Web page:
Dallas police have made an arrest in connection with the fatal beating of a high school basketball star believed to be killed iin a fight over a video game.
Troy Causey, who attended Wilmer-Hutchins High School, died March 24, a day after he was severely beaten outside his home.
The Dallas police said Monday that 19-year-old Jonathan Tramaine Turner had been arrested and charged with first-degree murder in connection with Causey's death.
Turner and Causey lived together, according to police, and both were standout athletes at their respective high schools.
"They called each other brothers," said the slain teen's mother, Tammy Simpson. "And I don't think you can't get any closer than that."
Simpson said she had been expecting news of Turner's arrest for several weeks, and that she believes there are other people who should share the blame for her son's death.
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"If this were an accident, fine. OK. Let's deal with it. But now you have an accident that turned into a murder that turned into a cover up. So now I have issues with that. I have great issues with that. And I want everyone involved with the murder and the cover up, I want them prosecuted to the fullest extent of the law," Simpson said.
Turner was a student-athlete at Madison High School. NBC 5 later confirmed Turner played for Madison's two-time defending Class AAA championship basketball team and was also a member of the All-Tournament Team in March. Causey played for the Wilmer-Hutchins squad.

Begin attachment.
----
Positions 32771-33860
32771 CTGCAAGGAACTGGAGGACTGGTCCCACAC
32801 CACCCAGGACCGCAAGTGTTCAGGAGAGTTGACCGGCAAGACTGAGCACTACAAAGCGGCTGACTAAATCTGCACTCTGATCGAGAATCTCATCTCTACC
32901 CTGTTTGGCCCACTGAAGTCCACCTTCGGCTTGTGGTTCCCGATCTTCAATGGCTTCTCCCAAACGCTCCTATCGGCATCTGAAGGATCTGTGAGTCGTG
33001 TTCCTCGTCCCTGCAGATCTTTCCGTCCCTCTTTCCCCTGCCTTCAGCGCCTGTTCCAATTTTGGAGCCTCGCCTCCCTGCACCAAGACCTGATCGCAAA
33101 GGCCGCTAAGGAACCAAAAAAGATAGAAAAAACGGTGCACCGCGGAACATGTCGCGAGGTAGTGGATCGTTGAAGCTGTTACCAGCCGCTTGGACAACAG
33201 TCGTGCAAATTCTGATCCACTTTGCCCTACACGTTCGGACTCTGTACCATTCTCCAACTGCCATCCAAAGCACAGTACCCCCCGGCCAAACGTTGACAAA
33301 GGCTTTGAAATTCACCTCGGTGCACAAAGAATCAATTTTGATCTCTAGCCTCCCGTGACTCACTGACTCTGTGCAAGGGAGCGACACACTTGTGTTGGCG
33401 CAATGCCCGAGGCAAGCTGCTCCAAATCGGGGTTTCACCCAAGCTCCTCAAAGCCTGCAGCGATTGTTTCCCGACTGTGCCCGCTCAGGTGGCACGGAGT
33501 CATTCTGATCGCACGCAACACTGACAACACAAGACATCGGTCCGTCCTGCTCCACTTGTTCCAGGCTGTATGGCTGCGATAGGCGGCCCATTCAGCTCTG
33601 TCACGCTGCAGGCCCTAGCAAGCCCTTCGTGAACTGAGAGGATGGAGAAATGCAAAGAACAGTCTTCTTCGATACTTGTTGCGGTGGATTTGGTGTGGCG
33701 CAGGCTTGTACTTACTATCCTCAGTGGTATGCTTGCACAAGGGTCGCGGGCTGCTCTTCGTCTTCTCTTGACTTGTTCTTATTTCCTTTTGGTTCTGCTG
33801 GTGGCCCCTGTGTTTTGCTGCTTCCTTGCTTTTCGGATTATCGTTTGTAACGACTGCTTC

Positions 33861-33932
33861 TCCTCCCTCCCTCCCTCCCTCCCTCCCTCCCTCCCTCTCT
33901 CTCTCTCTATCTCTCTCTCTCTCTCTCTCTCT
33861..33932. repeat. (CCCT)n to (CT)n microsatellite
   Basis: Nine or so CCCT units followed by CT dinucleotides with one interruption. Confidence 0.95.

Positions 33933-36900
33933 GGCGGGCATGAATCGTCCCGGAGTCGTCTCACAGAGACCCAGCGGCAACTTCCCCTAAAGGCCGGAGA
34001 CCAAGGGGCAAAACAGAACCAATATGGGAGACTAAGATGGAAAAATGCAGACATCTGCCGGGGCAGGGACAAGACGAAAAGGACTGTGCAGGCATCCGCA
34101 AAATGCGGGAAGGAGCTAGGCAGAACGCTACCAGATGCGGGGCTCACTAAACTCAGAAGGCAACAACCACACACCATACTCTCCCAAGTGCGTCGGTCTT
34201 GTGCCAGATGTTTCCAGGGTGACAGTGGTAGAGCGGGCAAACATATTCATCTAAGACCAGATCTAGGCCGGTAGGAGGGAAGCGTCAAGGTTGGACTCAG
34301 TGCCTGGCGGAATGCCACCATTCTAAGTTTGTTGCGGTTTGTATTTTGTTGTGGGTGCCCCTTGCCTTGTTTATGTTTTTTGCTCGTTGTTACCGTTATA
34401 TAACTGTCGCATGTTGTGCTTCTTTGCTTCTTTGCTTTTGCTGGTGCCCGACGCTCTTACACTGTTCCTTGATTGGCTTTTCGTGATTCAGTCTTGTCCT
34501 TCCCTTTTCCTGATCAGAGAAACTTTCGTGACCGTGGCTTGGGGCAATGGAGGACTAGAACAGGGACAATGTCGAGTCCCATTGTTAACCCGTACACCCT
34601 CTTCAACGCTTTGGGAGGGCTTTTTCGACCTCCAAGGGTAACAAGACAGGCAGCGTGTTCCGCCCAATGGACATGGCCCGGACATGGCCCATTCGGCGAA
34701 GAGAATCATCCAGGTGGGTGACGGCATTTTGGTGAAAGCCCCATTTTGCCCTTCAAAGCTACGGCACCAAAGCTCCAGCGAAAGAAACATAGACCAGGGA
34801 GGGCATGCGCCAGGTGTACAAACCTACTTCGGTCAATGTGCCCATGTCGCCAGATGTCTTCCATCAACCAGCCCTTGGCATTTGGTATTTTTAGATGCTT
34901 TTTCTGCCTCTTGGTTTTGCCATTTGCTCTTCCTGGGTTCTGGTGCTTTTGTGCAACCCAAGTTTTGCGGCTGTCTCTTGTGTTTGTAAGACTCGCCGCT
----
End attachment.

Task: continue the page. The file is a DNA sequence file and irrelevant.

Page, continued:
A spokesperson for the Dallas Independent School District said the incident was "a domestic matter that had nothing to do with the school." An arrest warrant affidavit released by the Dallas Police Department on Monday confirms as much, where investigators allege an argument between Causey and Turner over a video game spilled outside and escalated into the fatal beating.
According to police, Turner admitted to hitting Causey and causing him to fall to the ground, where he hit his head. Causey lost consciousness, fell into a coma and later died.
Police said three witnesses to the fight were interviewed and that all had nearly identical stories, which led detectives to believe the witnesses fabricated and rehearsed the story before speaking with police.
"That became very concerning for detectives. It raised red flags," said Maj. Max Geron of Dallas police. "That is not our experience in how people telling the truth about what occurred, you don't find them telling virtually exactly the same story."
Detectives determined Turner's account of what occurred, and the account of the three witnesses, is not consistent with the results from the autopsy -- which showed a 4-inch skull fracture above Causey's left ear.
"This kind of skull fracture could not have been caused by the complainant striking the ground, but from blunt force trauma, according to the Dallas County Medical Examiner, Dr. Ventura, M.D.," officials said in an arrest warrant affidavit.
Following the autopsy, an individual came forward who said Turner confessed to being involved in the fight and to kicking Causey in the head while he was on the ground. The individual, who was not present at the fight, said Turner also incriminated another person who also kicked Causey in the head.
At this time, police are not revealing the name of the witness for safety reasons.
Police said a video recording of the fight recorded by one of the witnesses may shed light on exactly what happened, but at this time further details about the recording have not been revealed.
NBC 5's Ben Russell contributed to this report.